Photoconversion of Diaminobenzidine
We offer a variety of fluorescent probes for photoconverting diaminobenzidine (DAB), enabling researchers to take advantage of an important development in correlated fluorescence, transmitted and electron microscopy. In 1982, Maranto first described the use of the fluorophore lucifer yellow for DAB photoconversion. When a fluorophore is exposed to light of an appropriate wavelength, excitation from the electronic ground state to a higher singlet state occurs. Instead of emitting a photon, the excited state of the fluorophore may undergo intersystem crossing to the triplet state. Transfer of energy to ground state triplet oxygen (3O2) generates toxic and highly reactive singlet oxygen (1O2), which is capable of causing damage to lipids, proteins and nucleic acids. However, the reactive potential of 1O2 can also be harnessed to oxidize diaminobenzidine (DAB) into an electron-opaque osmiophilic precipitate within cells (Figure 1). The resulting DAB reaction product exhibits exceptionally uniform, nondiffusible staining properties, making it extremely useful for subsequent electron microscopy investigation of cellular ultrastructure. Punctate background staining can reportedly be eliminated without affecting the DAB photoconversion signal by treating the sample with the peroxisomal catalase inhibitor aminotriazole.
Figure 1. Electron micrograph of a 80 nm–thick section of formaldehyde-fixed rat soleus muscle, which was first stained with eosin α-bungarotoxin and then used to photoconvert DAB into an insoluble osmiophilic polymer. Photo contributed by Thomas J. Deerinck, University of California, San Diego.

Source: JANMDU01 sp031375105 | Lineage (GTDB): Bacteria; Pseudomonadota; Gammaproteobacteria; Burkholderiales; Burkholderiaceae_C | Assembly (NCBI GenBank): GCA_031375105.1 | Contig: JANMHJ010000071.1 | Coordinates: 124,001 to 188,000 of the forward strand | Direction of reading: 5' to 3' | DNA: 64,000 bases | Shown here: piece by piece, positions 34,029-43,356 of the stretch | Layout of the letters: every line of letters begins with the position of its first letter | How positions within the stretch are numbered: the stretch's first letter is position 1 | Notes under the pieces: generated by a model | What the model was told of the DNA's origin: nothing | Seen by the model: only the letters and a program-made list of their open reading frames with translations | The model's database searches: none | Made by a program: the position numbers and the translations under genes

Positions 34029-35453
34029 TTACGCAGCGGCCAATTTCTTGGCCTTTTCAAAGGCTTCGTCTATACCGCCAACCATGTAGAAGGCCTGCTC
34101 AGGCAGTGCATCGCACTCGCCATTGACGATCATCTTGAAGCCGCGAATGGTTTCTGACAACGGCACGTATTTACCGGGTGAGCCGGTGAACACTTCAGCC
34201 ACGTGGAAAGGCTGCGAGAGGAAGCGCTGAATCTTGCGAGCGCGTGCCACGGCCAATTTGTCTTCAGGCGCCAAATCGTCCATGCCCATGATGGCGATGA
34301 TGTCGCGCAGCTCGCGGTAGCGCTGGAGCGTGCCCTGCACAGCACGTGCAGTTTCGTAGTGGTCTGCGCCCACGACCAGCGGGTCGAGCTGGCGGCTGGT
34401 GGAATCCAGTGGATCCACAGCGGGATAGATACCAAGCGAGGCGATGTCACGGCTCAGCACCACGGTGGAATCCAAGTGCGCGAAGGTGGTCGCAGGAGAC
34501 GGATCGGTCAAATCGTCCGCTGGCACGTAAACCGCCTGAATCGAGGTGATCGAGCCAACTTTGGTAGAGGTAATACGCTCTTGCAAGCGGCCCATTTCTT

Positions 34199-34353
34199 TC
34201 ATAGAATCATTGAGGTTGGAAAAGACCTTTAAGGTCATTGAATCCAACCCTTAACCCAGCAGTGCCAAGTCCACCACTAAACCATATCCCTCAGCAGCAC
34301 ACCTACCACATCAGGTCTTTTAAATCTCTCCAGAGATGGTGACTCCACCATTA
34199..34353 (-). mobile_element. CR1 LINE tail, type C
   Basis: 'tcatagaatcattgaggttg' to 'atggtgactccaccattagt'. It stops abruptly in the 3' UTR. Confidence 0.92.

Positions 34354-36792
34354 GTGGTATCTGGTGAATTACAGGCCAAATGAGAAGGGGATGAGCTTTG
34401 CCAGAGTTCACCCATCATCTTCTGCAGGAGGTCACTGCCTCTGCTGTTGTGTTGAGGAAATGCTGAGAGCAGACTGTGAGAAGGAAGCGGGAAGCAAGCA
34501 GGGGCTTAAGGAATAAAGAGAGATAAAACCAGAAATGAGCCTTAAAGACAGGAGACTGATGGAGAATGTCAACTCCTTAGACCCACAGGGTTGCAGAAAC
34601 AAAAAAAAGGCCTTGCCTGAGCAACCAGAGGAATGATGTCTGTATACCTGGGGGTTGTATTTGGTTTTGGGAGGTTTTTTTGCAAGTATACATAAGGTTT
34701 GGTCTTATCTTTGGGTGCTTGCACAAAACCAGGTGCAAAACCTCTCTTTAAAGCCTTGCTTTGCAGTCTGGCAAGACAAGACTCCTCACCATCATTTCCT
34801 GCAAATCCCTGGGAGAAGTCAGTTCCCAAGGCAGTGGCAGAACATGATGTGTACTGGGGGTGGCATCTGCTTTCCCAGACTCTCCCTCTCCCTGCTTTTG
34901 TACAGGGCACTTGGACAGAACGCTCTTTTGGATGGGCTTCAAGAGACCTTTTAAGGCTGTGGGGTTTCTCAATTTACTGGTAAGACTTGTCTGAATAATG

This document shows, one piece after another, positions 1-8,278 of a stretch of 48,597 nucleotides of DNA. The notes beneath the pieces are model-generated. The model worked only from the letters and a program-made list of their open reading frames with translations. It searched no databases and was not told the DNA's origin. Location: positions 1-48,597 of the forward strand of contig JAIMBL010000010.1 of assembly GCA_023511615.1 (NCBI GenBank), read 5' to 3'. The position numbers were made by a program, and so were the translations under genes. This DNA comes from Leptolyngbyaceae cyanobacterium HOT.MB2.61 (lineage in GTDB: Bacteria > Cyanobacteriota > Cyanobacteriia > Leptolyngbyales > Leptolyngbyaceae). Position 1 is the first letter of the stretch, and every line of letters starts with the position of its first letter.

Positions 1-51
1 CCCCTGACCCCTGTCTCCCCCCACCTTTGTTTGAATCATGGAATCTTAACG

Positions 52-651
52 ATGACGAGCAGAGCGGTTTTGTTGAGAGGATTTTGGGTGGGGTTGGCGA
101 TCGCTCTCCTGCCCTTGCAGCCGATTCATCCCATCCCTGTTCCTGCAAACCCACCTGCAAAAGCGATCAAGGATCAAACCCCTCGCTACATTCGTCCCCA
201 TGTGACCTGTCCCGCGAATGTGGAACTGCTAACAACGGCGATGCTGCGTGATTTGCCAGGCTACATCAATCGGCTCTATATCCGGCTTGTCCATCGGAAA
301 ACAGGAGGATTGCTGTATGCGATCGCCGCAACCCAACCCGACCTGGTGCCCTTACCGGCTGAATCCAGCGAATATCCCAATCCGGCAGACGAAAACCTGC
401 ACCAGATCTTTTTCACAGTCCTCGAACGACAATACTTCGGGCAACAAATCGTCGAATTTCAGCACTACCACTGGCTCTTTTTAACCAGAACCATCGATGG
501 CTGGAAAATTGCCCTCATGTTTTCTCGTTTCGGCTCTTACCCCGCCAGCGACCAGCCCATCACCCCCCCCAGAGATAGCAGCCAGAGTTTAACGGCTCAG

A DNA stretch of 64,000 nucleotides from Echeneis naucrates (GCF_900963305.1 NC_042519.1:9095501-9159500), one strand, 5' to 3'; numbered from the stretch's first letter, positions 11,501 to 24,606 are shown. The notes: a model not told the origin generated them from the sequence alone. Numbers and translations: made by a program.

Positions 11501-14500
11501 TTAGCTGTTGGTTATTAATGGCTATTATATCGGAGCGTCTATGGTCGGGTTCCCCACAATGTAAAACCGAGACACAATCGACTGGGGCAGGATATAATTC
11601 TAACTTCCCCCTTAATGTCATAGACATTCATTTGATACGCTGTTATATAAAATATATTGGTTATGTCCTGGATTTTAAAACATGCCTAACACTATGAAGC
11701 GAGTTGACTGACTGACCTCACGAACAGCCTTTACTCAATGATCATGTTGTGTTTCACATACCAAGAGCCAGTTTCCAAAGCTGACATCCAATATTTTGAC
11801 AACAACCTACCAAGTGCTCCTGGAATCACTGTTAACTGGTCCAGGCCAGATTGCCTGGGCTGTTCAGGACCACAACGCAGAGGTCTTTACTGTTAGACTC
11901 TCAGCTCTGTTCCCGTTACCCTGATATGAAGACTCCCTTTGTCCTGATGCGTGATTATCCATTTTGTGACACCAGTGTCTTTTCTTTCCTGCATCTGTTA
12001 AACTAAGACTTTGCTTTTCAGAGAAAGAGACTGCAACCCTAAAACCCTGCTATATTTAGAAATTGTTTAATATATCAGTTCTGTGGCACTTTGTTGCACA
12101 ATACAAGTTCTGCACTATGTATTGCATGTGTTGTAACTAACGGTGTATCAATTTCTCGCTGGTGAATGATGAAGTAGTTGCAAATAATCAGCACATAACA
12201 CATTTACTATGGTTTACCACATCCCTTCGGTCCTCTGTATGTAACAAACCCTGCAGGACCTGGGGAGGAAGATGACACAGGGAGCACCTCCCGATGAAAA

In 1994, Deerinck and colleagues reported a simple method for eosin-mediated photoconversion of DAB. Halogenated derivatives of fluorescein dyes are known to be effective photosensitizers and singlet oxygen generators. Eosin is a brominated analog of fluorescein that has a 1O2 yield 19 times greater than fluorescein and is an excellent dye for photoconverting DAB. Furthermore, the small size of eosin promotes exceptional penetration into tissues resulting in increased resolution for electron microscopy. We offer amine- and thiol-reactive eosin derivatives for preparing eosin-labeled bioconjugates (Fluorescein, Oregon Green and Rhodamine Green Dyes—Section 1.5, Thiol-Reactive Probes Excited with Visible Light—Section 2.2). Some other fluorescent tracers that have been used to photoconvert DAB include:
- BODIPY FL C5-ceramide (D3521, B22650; Probes for the Endoplasmic Reticulum and Golgi Apparatus—Section 12.4)
- DiI (D282, Tracers for Membrane Labeling—Section 14.4)
- Fluorescent polystyrene microspheres (Microspheres—Section 6.5)
- Fluoro-ruby dextran (D1817, Fluorescent and Biotinylated Dextrans—Section 14.5)
- Lucifer yellow (L453, L12926; Polar Tracers—Section 14.3)
- Propidium iodide (P1304MP, P3566, P21493; Nucleic Acid Stains—Section 8.1)
- ReAsH (T34562, Thiol-Reactive Probes Excited with Visible Light—Section 2.2)
- Texas Red-X succinimidyl ester (T6134, Long-Wavelength Rhodamines, Texas Red Dyes and QSY Quenchers—Section 1.6)
For Research Use Only. Not for use in diagnostic procedures.